New Belgium Brewing

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What follows New Belgium’s Folly?
Emmanuel Danmozie
Lyn Scott
John Towne

Texas Woman’s University
BUS 5133.51

April 23, 2011
Dr. Raman

Executive Summary
New Belgium Brewing’s original marketing strategy focused on relational marketing using a “barstool to barstool” method of marketing and creating “brand stewards” in a grassroots effort to spread the word about New Belgium’s craft beers. As the company’s brand and leadership strategy matured, the marketing became proactive and focused by creating bicycle events, interesting take-away merchandise and a touring taste-testing vehicle. By forming personal relationships with their customer base, NBB organically gained market share. To remain competitive in the craft brew market and maintain its market share, NBB must explore creative and innovative marketing strategies to outperform its rivals.

Background and Case Summary
A bicycle tour in Europe combined with an unquenchable passion for Belgian-style home brewing, lead Jeff Lebesch to found the nation’s third largest craft brewery, New Belgium Brewing (NBB). In 1991, the start-up company began commercial operations in the basement of Jeff and his former wife, Kim Jordan’s Ft. Collins, Colorado home. Within four years, the operation outgrew the tiny basement and moved to its current location at 500 Linden Street in Ft. Collins. In the early years, Jeff served as the original brew master and Kim ably assumed the roles of marketing manager and distribution specialist. As the seventh largest U.S. brewer and Colorado’s second largest brewery behind behemoth Molson Coors Brewing Company (Largest Breweries and Brewpubs, 2010), the company’s thirty beers are currently available in 26 states. The recession has negatively impacted the alcoholic beverage market causing the overall beer market’s total dollar sales to decrease by 2.7% during the first half of 2010 (Steverman, 2010). Interestingly, the craft brew market, which makes up 7% of the total beer market, has experienced an increase of 12% during the same period (Schwartz, 2010). This marks the seventh consecutive year that craft brew sales have outpaced the overall beer market in sales (Schwartz, 2010). Another form of industry-specific comparison is volume sold per period, which provides an excellent barometer of a brewery’s success. Craft brewers saw a growth rate of 9% in the first six months of 2010, compared to a 5% growth rate during the same period in 2009 (Craft brewers boast bigger sales, 2010). Craft brewers sold 4.6 million barrels during the first half of 2010, an increase of 400,000 barrels over the number sold during the same period in the prior year (Craft brewers boast bigger sales, 2010). NBB’s growth rate is nothing short of explosive with a first year’s production level of 225 barrels (bbl) sold and a 2010 projected figure of 630,000 bbl (Higgins, 2010). Problem / Decision Statement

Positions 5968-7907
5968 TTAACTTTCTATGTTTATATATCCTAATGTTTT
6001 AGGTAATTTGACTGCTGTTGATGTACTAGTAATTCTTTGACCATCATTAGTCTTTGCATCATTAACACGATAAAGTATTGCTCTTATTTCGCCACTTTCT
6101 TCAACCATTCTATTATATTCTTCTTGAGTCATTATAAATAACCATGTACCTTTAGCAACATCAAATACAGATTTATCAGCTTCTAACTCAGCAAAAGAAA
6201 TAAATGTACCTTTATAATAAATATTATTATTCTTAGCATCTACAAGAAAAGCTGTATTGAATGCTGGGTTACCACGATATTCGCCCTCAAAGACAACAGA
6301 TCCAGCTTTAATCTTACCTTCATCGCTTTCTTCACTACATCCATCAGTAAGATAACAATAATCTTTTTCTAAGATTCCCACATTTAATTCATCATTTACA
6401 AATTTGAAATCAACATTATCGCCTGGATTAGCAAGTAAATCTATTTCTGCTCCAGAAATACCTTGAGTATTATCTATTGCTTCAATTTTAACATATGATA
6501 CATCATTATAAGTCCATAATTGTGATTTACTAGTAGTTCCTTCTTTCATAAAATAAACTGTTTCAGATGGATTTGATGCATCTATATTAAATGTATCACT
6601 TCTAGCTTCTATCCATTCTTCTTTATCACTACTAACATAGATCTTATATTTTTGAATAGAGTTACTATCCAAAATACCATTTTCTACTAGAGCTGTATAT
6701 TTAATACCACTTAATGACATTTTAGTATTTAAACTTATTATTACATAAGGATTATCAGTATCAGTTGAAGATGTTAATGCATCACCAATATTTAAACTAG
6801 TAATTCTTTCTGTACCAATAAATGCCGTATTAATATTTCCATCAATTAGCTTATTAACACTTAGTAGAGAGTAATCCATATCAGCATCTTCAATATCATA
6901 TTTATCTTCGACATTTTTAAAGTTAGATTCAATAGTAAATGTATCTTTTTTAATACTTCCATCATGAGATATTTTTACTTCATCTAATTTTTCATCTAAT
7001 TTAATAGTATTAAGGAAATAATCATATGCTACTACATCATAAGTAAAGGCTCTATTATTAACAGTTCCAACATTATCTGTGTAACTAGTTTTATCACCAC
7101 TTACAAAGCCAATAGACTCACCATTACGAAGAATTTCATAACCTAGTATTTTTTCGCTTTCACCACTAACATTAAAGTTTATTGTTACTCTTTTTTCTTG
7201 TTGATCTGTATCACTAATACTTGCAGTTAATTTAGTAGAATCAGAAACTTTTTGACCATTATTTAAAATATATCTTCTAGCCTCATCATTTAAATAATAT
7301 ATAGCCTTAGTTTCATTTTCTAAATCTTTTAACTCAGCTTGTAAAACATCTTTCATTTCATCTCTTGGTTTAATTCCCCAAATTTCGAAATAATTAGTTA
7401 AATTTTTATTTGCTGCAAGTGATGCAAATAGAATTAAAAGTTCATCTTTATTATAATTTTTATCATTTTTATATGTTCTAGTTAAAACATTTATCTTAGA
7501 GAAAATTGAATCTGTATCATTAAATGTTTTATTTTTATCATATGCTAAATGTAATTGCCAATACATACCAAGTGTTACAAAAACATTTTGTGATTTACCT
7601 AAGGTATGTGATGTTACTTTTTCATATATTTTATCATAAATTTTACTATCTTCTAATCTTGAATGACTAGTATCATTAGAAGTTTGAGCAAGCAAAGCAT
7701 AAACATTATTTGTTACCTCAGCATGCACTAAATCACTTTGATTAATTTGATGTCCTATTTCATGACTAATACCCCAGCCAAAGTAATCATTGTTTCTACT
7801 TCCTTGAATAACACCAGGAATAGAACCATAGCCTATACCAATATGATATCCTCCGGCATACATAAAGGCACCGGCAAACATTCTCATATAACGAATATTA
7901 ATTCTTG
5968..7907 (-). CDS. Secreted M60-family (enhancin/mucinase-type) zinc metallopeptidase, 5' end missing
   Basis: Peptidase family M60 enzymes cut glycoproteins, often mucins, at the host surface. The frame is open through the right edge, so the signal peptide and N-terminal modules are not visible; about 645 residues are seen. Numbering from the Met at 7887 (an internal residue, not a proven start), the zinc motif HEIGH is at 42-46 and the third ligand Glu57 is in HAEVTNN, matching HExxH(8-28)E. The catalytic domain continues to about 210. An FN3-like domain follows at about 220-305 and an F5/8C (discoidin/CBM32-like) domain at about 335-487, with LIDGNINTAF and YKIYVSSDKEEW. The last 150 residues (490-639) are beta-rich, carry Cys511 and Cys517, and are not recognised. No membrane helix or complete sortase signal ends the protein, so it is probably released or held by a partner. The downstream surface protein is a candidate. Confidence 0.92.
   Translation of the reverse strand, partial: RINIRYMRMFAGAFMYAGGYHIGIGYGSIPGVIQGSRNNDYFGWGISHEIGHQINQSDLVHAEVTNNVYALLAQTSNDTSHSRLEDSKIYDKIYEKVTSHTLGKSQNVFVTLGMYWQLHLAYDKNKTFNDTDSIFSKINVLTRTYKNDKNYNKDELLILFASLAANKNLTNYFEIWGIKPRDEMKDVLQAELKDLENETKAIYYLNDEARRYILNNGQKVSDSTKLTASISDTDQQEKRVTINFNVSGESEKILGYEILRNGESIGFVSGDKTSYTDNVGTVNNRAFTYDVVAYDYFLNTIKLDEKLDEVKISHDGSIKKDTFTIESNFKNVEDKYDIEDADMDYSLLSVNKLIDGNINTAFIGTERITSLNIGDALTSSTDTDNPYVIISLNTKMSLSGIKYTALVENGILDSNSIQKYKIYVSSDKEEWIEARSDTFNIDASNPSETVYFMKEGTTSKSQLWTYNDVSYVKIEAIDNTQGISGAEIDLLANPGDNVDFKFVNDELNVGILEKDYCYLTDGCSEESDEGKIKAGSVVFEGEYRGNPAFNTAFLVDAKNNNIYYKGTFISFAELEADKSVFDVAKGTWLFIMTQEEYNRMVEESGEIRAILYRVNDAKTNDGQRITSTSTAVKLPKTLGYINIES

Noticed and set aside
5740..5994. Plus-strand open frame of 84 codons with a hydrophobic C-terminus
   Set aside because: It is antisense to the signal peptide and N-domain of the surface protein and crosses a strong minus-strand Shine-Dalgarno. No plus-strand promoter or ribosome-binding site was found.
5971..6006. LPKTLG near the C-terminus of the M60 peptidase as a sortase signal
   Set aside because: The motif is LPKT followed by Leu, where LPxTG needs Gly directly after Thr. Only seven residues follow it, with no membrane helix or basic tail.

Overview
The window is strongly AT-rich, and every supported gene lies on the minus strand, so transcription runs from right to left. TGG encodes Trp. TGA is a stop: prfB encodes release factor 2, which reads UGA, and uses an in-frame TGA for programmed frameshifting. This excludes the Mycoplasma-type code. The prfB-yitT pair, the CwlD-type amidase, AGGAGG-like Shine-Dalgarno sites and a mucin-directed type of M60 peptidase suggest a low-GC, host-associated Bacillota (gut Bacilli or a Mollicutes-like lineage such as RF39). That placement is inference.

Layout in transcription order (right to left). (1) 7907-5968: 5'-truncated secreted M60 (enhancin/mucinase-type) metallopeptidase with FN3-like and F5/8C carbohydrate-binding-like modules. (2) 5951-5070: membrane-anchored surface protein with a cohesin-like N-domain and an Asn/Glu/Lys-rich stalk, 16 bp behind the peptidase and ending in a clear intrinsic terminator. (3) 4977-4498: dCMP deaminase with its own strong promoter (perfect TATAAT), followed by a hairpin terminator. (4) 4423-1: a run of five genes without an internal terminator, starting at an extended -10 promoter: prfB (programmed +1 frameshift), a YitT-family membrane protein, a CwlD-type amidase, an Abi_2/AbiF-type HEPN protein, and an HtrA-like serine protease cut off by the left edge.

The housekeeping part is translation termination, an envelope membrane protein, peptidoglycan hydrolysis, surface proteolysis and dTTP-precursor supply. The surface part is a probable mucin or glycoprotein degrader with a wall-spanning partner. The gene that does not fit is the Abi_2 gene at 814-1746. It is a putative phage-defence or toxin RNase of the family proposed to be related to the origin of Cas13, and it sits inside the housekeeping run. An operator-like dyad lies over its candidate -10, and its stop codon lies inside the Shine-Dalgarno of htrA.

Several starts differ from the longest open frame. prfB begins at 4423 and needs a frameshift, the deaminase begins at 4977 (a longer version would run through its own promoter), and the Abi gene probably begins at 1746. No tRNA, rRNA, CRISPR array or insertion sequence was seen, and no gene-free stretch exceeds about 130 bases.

New Belgium originally employed a relational marketing strategy, using a “barstool to barstool” method of marketing and creating “brand stewards” or Rangers to spread the word about New Belgium’s beers (Ferrell & Hartline, 2011, p. 482). A few years later, the company began engaging consumers with a more “focused and proactive marketing approach” creating merchandise and events like the Tour de Fat, “what’s your folly, postcoasters, and the beerstream trailer” (Ferrell & Hartline, 2011, p. 483). In 2003, the company produced “Tinkerer” television commercials evoking “faraway outposts” which added a transactional marketing aspect to the company (Ferrell & Hartline, 2011, p. 486). The television commercials provided the vehicle to reach a more dispersed audience, in contrast to the grassroots regional market method provided by the brand stewards. Starting in 2007, the company’s marketing strategy included social media outlets like Facebook and Twitter, and a complementary website (Ferrell & Hartline, 2011,...
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